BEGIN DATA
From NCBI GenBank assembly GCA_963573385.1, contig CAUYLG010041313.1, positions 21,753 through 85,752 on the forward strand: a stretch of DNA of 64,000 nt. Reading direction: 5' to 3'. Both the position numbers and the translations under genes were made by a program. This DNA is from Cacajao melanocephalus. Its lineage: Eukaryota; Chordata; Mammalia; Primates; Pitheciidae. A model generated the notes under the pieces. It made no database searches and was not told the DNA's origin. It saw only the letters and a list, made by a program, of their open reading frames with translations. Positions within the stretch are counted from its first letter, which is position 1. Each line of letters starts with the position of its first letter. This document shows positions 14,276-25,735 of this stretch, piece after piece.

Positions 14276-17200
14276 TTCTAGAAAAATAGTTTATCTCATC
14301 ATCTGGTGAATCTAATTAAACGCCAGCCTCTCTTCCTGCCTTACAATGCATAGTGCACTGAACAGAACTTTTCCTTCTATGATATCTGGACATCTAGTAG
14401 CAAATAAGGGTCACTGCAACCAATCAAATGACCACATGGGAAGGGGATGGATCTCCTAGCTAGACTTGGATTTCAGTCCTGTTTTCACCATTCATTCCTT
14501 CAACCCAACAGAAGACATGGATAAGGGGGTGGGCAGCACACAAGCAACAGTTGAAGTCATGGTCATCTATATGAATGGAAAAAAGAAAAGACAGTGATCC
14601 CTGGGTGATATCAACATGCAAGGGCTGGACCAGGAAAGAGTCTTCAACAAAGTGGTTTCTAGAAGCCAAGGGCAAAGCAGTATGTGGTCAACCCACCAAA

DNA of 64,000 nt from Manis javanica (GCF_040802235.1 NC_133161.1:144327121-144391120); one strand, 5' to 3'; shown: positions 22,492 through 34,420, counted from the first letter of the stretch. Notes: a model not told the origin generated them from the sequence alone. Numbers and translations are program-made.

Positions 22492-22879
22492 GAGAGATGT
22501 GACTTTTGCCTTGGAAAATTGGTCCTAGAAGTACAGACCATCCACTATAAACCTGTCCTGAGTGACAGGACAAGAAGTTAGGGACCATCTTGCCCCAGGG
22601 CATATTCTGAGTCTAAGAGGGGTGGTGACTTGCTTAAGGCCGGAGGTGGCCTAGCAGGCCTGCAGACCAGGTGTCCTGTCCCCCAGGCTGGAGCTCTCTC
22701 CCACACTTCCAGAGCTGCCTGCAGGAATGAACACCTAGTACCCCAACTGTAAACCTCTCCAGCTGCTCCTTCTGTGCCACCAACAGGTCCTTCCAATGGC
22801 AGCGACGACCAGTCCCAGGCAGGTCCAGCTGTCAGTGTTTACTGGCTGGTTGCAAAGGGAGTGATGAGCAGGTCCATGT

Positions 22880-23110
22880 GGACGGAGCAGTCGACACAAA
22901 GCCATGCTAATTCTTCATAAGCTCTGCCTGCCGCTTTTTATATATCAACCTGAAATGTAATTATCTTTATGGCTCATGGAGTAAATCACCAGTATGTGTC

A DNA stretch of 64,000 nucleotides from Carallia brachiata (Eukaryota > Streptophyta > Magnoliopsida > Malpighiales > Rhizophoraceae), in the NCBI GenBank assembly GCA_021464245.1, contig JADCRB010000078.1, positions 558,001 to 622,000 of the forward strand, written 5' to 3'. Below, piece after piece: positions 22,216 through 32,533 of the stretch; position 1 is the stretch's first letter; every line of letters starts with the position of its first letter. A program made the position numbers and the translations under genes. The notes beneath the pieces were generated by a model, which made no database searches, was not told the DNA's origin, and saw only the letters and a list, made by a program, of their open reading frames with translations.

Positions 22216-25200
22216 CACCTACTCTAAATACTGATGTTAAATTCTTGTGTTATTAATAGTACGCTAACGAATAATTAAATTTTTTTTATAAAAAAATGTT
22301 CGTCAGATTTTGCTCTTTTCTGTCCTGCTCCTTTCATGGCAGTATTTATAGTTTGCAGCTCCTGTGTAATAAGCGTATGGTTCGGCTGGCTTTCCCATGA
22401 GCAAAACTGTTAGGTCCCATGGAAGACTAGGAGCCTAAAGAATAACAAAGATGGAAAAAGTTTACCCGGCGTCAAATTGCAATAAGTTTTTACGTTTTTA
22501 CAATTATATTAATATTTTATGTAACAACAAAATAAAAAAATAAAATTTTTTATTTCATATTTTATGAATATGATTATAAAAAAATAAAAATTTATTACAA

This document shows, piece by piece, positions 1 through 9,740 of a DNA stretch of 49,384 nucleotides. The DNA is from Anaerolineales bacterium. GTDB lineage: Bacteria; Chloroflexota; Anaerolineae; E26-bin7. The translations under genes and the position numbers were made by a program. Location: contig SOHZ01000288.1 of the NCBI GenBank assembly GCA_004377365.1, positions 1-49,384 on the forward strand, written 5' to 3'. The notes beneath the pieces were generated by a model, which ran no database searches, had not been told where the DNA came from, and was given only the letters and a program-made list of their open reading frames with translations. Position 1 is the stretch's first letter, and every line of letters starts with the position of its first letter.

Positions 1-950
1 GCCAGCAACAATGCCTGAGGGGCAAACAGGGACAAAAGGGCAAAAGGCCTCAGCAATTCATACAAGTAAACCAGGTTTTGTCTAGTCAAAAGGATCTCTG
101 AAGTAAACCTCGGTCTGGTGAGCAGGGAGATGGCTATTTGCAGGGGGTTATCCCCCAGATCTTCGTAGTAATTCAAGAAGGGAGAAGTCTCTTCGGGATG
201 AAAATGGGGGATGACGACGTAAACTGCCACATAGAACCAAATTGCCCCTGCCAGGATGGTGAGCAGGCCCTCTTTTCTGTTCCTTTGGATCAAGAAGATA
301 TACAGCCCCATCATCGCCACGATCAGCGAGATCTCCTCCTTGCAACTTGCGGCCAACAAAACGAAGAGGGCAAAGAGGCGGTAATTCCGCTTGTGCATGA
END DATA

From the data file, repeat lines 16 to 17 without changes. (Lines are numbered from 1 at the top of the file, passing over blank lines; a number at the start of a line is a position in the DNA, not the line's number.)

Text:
22880 GGACGGAGCAGTCGACACAAA
22901 GCCATGCTAATTCTTCATAAGCTCTGCCTGCCGCTTTTTATATATCAACCTGAAATGTAATTATCTTTATGGCTCATGGAGTAAATCACCAGTATGTGTC